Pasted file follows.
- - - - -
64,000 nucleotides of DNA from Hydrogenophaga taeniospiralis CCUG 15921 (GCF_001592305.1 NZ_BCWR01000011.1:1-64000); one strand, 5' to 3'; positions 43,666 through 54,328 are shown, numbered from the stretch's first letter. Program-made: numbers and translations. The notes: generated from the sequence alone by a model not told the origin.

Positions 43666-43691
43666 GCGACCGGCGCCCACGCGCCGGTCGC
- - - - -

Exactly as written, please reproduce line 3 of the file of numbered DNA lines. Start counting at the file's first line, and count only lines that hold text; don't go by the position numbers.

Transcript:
43666 GCGACCGGCGCCCACGCGCCGGTCGC